“UNCTAD is the principal organ of the UN General Assembly dealing with trade, investment, and development issues. The primary objective of the UNCTAD is to formulate policies relating to all aspects of development including trade, aid, transport, finance and technology.

The conference ordinarily meets once in four years and this year Nairobi was hosting the 14th conference.”

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I was humbled to have been selected to attend the conference. In view of the work that we do within the continent this was indeed an opportunity to hear more about new policies, place ourselves in the limelight, network, ensure that our strategy fits that of the SDG, share ideas with some of the “brains of Africa” and of course for intellectual purposes.

The conference, which lasted a week, was attended by policy makers: Head of States, Ministers, and Head of institutions within and without the continent.

In a continent highly efficient in elaborating key documents and ineffective in implementing them, the theme “From decisions to actions” could not have come at a better time.

With great minds progress is made but with great minds difference in perspective is also experienced. The realities faced by each continent and countries were quite noticeable as they each shared their experience and how they have been able to break barriers and surpass expectation.

I have also met brilliant women who I do not always meet. Focused women who are catalyst in their different fields. Ambitious women with a purpose. It was indeed a great forum.

Some of the inputs i took with me are the following:

Globalization

  • For globalization to be substantial, it must work for each and every individual country
  • International committee should partner with local government to empower the community. Africa is not in need of constant aid but most importantly capacity building.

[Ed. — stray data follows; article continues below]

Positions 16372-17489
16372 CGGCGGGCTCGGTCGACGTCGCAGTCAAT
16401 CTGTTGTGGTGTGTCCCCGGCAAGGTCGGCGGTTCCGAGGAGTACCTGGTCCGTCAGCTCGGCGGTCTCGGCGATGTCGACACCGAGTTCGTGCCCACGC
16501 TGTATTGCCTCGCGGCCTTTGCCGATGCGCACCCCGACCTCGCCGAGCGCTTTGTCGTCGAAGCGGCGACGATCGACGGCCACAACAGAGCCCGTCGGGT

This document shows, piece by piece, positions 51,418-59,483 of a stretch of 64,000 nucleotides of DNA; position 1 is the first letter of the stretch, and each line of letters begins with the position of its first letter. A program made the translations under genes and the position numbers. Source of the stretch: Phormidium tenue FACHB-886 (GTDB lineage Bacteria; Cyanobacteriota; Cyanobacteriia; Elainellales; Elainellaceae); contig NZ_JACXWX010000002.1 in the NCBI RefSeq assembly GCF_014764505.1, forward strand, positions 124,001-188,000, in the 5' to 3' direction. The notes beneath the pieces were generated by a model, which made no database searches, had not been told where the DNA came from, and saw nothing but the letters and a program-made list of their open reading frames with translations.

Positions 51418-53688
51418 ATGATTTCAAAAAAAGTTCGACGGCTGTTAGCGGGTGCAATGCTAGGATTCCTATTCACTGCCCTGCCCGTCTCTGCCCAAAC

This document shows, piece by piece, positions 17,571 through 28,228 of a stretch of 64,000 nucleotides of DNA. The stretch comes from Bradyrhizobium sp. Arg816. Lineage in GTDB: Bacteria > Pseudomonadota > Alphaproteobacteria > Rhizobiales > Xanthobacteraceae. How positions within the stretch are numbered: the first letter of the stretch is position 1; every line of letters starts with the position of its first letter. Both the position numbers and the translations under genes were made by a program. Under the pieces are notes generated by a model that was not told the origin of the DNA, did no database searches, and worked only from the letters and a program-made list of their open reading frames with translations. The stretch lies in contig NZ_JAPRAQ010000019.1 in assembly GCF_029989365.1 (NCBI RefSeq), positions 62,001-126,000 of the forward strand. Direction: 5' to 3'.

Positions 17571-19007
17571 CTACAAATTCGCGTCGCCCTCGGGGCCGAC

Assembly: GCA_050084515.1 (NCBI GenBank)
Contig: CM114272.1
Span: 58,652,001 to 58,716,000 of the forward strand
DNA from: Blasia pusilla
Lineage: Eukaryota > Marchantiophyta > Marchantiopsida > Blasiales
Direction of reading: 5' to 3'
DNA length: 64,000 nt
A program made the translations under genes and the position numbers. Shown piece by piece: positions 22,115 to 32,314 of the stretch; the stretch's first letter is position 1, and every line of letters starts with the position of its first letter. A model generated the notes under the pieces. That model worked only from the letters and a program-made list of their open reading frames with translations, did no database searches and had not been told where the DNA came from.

• Development is a complex subject. It requires political stability, infrastructure, good governance and human skills just to name a few
  • We need to integrate African more in the globalization sphere
  • There is an urgent need to move away from the tendency of “one size fits all”
  • Many international aids come with conditions thus limiting Africa’s bargaining power
  • Most importantly African countries need to evaluate the impact of globalization. The question that kept us thinking was the following “why should developing countries embrace a system of globalization when they won’t benefit much from it as inequality follows a weaker growth?”

Government and Private sector

  • Create trust between both parties
  • Create policies that help reduce cost of the private sector such as electricity in the manufacturing market
  • Create policies for rural development
  • Increase trade within Africa. Not all African commodities are similar and those that are, grow in different seasons. It is important that Africans learn to trade with their fellow Africans.

Women

  • In the word of Bob Collimore: “We loose 28 trillion if we do not invest in women and include women in policy”

In my side-line conversation, participants complained of how monotonous the topics were and the ineffectiveness of Government in implementing the policies and creating sustainability.  My thoughts were different. I believe that for Africa to define its place globally the change starts with us and not Government. How do you as head of institution ensure your company fits into Government policies? Taxation is a major financial resource for the country, are your staff tax compliant or do you invade taxes? Does your strategic plan take into account some of the key element of the SDG? How do you ensure that your organization become a delivery channel for the implementation of Government policies?

As one speaker mentioned:  ‘Development is a complex subject. It requires political stability, infrastructure, good governance, human skills and a strong partnership with the private sector.’

It starts with YOU.